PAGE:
Recently, things have gone from bad to worse for fallen online poker site Full Tilt, with indictments against Raymond Bitar and Nelson Burtnick, owners of Full Tilt, the freezing of the site to US players and the seizure of its domain name by the FBI and the US Department of Justice. However, over the years there have also been many lawsuits for Full Tilt Poker to face too.
In 2008, former Full Tilt Poker pro Clonie Gowen filed a lawsuit against the poker site, claiming that she was promised a 1% share in the company in return for her endorsement and promotion of the site, a promise that was not upheld. The lawsuit was dismissed but, partly reinstated upon appeal.
In April 2009, James B. Hicks, a partner in a Los Angeles law firm, filed a civil complaint against Full Tilt Poker and also one of the alleged owners of the poker site, Chris Ferguson. With the exception of legal costs, no monetary damages were being sought, only the prevention of Full Tilt Poker from operating.
In September 2009, Jason Newitt, an employee of Full Tilt Poker, filed a lawsuit against them, claiming damages for unfair dismissal and missing distribution payments.
In October 2009, Lary Kennedy and Greg Omotoy attempted to claim $80,000 damages from Full Tilt Poker, alleging that the poker site knowingly allowed its poker pros to use bots while playing online poker. The lawsuit was dismissed due to lack of details but the judge said that the case may be re-filed if the details could be clarified and proved.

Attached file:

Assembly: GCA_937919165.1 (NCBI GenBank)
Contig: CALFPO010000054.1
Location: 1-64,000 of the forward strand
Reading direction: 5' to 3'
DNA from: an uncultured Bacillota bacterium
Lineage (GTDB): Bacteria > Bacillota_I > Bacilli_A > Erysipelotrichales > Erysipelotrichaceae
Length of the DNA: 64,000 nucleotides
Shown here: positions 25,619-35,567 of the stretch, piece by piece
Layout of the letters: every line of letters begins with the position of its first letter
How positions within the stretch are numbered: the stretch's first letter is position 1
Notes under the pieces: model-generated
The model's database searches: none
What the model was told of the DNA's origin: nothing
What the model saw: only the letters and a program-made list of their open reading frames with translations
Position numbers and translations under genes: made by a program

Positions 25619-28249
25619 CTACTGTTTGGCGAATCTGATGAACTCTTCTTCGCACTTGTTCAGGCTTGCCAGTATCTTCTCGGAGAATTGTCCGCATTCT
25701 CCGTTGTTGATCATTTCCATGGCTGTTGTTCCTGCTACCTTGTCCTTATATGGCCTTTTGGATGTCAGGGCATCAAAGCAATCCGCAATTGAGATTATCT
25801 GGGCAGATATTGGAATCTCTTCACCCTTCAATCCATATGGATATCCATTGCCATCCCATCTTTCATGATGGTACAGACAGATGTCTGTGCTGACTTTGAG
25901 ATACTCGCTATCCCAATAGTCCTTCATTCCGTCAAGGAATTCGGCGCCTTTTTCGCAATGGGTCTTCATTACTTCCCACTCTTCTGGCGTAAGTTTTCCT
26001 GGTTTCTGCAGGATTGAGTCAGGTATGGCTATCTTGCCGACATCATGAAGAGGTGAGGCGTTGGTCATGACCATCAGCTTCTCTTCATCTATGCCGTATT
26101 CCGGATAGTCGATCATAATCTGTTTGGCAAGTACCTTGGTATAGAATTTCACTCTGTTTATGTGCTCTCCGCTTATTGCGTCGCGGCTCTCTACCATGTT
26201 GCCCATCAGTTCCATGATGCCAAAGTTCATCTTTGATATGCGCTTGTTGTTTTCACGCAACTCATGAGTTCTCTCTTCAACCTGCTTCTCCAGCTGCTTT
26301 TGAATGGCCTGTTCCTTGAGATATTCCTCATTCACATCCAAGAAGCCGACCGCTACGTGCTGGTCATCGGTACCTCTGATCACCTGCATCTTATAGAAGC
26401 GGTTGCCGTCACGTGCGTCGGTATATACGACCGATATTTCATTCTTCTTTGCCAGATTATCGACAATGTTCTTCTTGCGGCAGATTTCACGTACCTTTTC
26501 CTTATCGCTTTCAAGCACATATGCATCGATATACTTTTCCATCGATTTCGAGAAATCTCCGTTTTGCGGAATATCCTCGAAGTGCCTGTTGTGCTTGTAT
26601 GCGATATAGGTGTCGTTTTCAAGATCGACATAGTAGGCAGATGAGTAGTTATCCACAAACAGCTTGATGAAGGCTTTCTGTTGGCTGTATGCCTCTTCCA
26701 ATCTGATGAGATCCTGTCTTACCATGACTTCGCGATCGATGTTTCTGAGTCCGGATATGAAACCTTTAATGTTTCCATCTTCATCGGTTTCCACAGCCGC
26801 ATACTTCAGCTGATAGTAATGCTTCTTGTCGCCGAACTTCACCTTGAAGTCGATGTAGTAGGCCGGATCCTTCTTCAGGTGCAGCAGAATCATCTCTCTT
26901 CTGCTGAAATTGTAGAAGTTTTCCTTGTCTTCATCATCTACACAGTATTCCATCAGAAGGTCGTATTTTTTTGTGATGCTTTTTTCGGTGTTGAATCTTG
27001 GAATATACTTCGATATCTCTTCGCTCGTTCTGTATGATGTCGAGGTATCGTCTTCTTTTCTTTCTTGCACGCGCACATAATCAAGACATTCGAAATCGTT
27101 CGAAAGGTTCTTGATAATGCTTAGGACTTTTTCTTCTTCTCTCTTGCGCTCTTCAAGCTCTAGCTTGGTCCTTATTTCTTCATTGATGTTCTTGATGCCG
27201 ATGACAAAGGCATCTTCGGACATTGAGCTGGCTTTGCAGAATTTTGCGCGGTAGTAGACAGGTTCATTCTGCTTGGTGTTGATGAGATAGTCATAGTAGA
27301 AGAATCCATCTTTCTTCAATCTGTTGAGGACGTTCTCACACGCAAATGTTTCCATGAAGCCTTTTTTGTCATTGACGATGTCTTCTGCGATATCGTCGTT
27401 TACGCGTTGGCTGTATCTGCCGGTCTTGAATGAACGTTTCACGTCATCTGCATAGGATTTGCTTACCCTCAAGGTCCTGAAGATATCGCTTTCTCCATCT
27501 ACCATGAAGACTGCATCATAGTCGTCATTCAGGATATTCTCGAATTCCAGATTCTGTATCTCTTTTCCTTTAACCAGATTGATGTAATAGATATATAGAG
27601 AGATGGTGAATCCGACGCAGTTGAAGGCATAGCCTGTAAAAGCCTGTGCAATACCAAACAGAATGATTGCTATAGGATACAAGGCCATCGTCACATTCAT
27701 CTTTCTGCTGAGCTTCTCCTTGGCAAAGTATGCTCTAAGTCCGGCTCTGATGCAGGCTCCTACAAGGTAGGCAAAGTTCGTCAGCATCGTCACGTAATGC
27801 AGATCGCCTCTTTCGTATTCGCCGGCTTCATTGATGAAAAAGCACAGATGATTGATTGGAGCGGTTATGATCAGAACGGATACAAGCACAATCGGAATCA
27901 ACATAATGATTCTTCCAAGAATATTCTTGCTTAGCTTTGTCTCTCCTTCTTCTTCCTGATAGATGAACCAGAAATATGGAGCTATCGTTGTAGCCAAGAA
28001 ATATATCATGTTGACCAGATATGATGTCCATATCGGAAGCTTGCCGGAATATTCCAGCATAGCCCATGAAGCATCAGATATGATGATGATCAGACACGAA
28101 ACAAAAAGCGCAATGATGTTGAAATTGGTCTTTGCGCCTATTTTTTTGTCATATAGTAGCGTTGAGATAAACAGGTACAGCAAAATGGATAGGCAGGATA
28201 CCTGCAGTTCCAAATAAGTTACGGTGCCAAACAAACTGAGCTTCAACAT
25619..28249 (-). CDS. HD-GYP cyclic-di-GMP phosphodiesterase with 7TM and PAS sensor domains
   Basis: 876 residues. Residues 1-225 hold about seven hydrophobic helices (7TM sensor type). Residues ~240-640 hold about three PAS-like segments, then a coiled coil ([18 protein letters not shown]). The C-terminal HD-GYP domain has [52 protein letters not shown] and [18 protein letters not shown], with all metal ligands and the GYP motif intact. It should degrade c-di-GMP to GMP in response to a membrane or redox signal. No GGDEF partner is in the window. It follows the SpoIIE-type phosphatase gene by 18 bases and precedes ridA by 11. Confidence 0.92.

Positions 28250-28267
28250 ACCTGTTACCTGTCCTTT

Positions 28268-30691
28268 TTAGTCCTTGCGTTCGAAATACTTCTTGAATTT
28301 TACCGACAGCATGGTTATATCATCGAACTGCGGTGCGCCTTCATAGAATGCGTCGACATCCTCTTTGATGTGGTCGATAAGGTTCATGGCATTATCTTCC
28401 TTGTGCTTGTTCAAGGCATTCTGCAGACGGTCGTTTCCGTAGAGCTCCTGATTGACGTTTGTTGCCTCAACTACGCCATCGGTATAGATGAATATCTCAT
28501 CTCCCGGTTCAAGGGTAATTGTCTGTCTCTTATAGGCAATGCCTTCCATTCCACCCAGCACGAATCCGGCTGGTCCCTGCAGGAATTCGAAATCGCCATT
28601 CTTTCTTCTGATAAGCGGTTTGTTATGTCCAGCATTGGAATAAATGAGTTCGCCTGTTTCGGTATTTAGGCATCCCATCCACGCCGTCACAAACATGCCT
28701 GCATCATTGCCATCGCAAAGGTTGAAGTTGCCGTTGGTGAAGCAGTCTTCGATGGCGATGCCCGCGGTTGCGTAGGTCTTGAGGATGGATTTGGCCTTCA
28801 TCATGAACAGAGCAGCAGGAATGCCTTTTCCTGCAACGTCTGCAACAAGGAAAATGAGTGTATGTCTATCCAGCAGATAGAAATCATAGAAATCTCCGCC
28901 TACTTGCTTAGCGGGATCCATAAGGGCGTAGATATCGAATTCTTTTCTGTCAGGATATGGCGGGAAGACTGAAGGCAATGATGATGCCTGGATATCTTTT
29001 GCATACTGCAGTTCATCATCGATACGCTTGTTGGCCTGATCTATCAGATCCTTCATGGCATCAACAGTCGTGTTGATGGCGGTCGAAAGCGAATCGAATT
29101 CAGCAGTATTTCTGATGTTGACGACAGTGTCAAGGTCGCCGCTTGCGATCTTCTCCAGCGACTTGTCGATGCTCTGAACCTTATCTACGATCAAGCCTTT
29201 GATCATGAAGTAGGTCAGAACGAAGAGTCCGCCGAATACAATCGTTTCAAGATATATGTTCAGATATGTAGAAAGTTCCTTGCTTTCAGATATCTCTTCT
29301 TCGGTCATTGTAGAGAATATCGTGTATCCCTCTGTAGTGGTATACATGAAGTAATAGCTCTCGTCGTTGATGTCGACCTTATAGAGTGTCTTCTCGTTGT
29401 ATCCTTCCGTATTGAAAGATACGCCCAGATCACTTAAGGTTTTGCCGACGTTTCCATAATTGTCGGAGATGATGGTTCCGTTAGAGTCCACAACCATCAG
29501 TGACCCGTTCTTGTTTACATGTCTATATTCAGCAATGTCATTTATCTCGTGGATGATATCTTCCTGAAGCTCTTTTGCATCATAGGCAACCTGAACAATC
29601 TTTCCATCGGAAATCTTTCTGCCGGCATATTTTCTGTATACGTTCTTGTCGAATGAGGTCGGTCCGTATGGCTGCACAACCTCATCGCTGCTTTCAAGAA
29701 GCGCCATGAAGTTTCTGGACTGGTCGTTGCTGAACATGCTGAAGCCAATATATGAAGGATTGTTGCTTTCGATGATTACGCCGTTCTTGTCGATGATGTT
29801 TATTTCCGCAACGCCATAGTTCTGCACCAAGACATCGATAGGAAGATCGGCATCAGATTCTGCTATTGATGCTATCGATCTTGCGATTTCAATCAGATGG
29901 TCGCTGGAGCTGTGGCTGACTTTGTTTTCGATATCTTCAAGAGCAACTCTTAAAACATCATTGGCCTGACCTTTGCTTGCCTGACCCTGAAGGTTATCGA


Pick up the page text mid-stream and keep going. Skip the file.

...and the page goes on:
At the same time that the US Department of Justice filed their indictment against Full Tilt Poker and numerous other poker sites on ‘Black Friday’, they filed a companion civil lawsuit against them too. The US Government is seeking damages of $3 billion!
Finally, in May of this year, poker pro Phil Ivey filed a suit against the poker site that he used to endorse, claiming that Full Tilt Poker has failed to pay players their bankrolls. Along with the lawsuit, Phil Ivey also boycotted this year’s World Series of Poker, saying that it was unfair for him to play when others, who couldn’t buy in thanks to their withheld bankrolls, were unable to take part.
So what next for Full Tilt Poker? If rumours are to be believed then they will have new European owners in the next month or two, then there’s just the little matter of defending and settling these many lawsuits.